Liberty Extended, Liberty Denied: The Black Loyalist Quest for Freedom in the Bahamas

Date of Completion

January 2011


History, Black|History, Latin American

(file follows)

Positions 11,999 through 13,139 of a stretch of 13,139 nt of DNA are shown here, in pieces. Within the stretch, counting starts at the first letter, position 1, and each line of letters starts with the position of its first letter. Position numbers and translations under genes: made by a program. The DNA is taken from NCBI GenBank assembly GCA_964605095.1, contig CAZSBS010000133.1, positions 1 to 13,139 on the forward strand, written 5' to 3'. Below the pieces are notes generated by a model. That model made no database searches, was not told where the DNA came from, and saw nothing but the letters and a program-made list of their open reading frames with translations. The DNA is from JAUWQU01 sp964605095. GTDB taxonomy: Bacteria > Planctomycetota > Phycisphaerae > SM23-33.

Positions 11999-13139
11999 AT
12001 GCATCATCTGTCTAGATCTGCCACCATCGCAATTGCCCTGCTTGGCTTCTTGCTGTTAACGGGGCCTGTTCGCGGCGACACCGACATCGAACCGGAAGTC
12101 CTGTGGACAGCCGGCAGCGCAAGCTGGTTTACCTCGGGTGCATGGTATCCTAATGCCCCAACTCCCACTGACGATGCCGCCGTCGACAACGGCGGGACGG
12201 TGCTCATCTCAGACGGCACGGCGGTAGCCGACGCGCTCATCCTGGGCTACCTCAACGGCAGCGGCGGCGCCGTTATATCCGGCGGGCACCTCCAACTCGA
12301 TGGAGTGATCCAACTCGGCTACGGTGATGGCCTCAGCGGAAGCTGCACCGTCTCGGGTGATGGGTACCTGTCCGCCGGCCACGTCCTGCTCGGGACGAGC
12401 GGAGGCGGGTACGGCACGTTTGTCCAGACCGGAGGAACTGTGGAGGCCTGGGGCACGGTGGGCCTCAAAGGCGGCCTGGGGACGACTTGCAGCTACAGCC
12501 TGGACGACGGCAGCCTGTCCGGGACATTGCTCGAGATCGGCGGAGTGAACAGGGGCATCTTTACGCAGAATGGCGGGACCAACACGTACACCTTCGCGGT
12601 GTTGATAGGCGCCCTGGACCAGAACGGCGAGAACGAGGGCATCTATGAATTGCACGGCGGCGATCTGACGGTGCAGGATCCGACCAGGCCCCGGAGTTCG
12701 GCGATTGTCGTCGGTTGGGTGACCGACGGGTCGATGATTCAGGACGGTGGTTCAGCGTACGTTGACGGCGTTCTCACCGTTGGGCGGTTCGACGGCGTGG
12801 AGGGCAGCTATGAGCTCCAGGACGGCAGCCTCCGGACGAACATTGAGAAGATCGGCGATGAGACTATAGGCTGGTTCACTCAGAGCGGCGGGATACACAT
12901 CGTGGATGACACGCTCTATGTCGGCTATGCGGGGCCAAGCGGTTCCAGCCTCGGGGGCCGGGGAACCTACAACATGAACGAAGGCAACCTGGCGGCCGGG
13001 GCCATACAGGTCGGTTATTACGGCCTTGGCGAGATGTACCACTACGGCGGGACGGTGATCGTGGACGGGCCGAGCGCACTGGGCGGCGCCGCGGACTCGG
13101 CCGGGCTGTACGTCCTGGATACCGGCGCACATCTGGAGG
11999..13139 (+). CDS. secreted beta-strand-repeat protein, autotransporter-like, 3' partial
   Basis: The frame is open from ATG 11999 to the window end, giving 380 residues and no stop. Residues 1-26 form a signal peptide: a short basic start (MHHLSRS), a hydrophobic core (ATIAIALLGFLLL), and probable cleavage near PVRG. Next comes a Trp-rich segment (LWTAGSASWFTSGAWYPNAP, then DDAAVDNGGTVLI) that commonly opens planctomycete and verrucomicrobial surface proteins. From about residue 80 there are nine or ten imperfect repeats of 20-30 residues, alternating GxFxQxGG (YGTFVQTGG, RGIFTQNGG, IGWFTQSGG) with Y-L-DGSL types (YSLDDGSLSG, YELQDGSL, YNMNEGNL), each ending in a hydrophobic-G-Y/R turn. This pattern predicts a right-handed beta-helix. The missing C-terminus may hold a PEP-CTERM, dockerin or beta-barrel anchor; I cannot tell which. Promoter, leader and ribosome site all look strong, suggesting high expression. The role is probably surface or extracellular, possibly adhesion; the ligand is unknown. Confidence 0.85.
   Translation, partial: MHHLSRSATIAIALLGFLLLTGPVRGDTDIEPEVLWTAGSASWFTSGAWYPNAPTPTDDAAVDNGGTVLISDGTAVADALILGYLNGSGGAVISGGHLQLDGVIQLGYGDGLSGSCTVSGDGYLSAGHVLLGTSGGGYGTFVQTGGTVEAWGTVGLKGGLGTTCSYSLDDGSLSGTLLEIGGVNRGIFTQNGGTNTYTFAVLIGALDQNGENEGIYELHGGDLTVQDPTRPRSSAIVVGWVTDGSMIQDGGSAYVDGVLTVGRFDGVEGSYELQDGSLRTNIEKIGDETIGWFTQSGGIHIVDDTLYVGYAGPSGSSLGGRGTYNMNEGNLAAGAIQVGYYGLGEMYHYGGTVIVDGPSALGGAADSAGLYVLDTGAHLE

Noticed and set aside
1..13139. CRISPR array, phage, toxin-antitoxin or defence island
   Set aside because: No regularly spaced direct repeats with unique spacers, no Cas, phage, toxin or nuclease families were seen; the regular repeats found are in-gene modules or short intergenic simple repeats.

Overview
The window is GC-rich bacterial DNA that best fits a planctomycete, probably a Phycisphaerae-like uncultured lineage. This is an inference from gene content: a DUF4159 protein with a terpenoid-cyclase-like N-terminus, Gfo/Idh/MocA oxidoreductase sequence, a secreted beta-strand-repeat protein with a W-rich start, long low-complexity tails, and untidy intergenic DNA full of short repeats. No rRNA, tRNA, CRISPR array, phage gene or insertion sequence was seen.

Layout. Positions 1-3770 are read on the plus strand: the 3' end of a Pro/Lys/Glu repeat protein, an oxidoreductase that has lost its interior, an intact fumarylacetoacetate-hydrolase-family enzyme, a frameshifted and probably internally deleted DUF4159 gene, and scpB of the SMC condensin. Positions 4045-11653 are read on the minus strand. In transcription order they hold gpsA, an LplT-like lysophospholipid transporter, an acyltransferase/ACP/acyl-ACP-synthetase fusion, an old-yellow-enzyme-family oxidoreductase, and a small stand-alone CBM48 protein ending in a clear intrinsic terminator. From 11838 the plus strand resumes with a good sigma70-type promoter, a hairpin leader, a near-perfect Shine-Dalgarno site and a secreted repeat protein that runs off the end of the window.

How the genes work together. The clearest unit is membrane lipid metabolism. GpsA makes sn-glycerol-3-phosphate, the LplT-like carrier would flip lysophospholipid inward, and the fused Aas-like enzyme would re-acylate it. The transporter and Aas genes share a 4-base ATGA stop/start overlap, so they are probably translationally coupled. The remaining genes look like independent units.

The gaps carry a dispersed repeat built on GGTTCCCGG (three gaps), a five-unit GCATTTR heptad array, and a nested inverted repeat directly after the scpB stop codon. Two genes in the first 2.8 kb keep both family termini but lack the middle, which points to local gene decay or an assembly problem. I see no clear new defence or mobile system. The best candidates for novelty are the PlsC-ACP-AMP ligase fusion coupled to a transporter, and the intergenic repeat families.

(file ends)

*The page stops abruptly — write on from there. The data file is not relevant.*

Within the last two decades a number of scholars have sought to recover the social history of black loyalists—those enslaved blacks and free persons of color who supported the British cause during the American Revolution. Though considerable scholarship has documented the experiences of black loyalists and their struggles for freedom in Nova Scotia and England, less is known about their counterparts in the Bahamas and Jamaica. This study has as its subject the small, but significant, group of black loyalists who sought freedom in the Bahamas. Although granted freedom by British proclamation, many black loyalists arriving in the Bahamas found their claims were often undone through the efforts of white loyalists to either bind them to illegal indentured contracts, a form of apprenticeship, or even absolute bondage. Despite the efforts of whites to re-enslave them, black loyalists made significant contributions to Bahamian society: advancing political ideas related to personal freedom; building important institutional structures including churches and schools; and participating in the emerging market economy as proto-peasants. This project contends that the ideas that black loyalists brought with them to the Bahamas were based on their colonial experience in British North America. As such, black loyalists thought was shaped by their experiences with enslavement, but also drew inspiration from the Enlightenment ideals of liberty and freedom and the egalitarianism of the Great Awakening revival meetings. Upon settlement in the Bahamas, black loyalists expanded on these Revolutionary ideas by petitioning the courts and defending their right to liberty even while slave-owning whites deemed their claims to be unlawful. ^